What is Brahmacarya in Hinduism?

Hinduism Concepts

by Jayaram V

Brahmacarya in a very general sense means the pursuit of the knowledge of Brahman, the Supreme Self or the study of the Vedas. Both meanings are the same because the Vedas are considered personification of Brahman and contain the knowledge of Brahman only. In a very specific sense brahmacarya means the practice of celibacy by students who pursue Vedic studies.

According to the Vedic traditions, students who pursued the study and recitation of the Vedas under an experienced teacher by staying in his household, or even under one's own father, who was an adept in Vedic rituals and Vedas, had to undertake a vow and maintain strict celibacy until the end of their studies. In ancient times, a student had to spend nearly 25-30 years to gain proficiency in the Vedic knowledge and recitation of the Vedic hymns.

According to Apastamba sutras, 12 years was the shortest time and 48 years was the maximum prescribed time for the complete study of the Vedas. Only after they completed their formal education, they were allowed to take up household duties and lead a married life. In other words, a student spent his whole life in celibacy, avoiding all possible contact with the opposite sex.

Rules of celibacy for the students

Strict rules were prescribed for them during their stay in the Gurukulas. The following are some excerpts reproduced from the Apastamba sutras:

  • Let him wear a skin only as his upper garment.
  • Let him not go to assemblies (for gambling, &c.), nor to crowds (assembled at festivals).
  • Let him not be addicted to gossiping.
  • Let him be discreet.
  • Let him not do anything for his own pleasure in places which his teacher frequents.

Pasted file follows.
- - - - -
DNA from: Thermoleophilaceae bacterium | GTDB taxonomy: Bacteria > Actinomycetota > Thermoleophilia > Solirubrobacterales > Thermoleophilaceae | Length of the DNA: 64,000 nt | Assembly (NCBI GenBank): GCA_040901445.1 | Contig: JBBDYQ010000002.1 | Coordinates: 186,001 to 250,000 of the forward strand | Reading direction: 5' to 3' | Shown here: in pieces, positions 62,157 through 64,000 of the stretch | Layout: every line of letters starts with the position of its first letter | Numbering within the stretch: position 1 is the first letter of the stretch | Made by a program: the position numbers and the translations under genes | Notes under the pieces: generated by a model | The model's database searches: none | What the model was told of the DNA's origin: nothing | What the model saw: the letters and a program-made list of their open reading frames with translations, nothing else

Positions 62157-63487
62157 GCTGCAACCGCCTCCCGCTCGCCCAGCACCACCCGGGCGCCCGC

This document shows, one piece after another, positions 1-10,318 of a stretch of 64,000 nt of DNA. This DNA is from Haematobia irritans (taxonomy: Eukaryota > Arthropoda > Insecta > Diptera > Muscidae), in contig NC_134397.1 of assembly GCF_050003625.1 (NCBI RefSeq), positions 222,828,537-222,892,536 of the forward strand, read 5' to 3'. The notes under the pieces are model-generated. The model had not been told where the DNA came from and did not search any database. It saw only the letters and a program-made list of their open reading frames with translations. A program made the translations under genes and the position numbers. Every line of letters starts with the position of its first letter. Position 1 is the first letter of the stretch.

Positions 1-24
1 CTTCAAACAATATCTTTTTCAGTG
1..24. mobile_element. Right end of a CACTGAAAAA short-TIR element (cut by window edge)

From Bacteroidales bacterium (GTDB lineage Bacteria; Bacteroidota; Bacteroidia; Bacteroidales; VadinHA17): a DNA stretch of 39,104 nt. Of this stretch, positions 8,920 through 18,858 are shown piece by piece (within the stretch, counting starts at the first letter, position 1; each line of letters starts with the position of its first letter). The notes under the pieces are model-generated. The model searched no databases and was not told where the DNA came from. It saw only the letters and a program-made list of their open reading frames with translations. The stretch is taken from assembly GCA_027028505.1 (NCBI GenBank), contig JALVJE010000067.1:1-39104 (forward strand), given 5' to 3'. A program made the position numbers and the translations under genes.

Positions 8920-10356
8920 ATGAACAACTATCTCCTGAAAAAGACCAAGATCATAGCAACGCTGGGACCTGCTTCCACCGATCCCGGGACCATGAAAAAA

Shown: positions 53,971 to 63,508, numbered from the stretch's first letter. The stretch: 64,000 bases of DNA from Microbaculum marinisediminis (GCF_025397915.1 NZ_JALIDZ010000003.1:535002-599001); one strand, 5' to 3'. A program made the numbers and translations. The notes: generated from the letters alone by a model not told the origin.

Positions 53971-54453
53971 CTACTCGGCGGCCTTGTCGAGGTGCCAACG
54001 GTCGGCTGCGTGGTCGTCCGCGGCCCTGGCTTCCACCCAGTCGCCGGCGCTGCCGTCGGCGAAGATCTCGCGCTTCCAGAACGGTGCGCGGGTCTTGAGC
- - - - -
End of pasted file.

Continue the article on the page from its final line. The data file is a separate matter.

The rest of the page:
• Let him talk with women so much (only) as his purpose requires.
  • (Let him be) forgiving.
  • Let him restrain his organs from seeking illicit objects.
  • He shall not sleep in the day-time.
  • He shall not use perfumes.
  • He shall preserve chastity.
  • He shall not embellish himself (by using ointments and the like).
  • He shall not wash his body (with hot water for pleasure).
  • But, if it is soiled by unclean things, he shall clean it (with earth or water), in a place where he is not seen by a Guru.
  • Let him not sport in the water whilst bathing; let him swim (motionless) like a stick.
  • He shall not look at a naked woman.
  • He shall not cut the (leaves or flowers) of herbs or trees, in order to smell at them.
  • He shall avoid (the use of) shoes, of an umbrella a chariot, and the like (luxuries)
  • He shall not smile.
  • If he smiles, he shall smile covering (the mouth with his hand); thus says a Brahmana.
  • He shall not touch a woman with his face, in order to inhale the fragrance of her body.
  • Nor shall he desire her in his heart.
  • Nor shall he touch (a woman at all) without a particular reason.

These are just a few sample rules. The law books prescribe many such stringent laws to enforce strict discipline among students including what needs to be done if there was an emission during sleep. The laws were meant to keep the students under check and put them to the task of studying without distractions to which the young minds were vulnerable.

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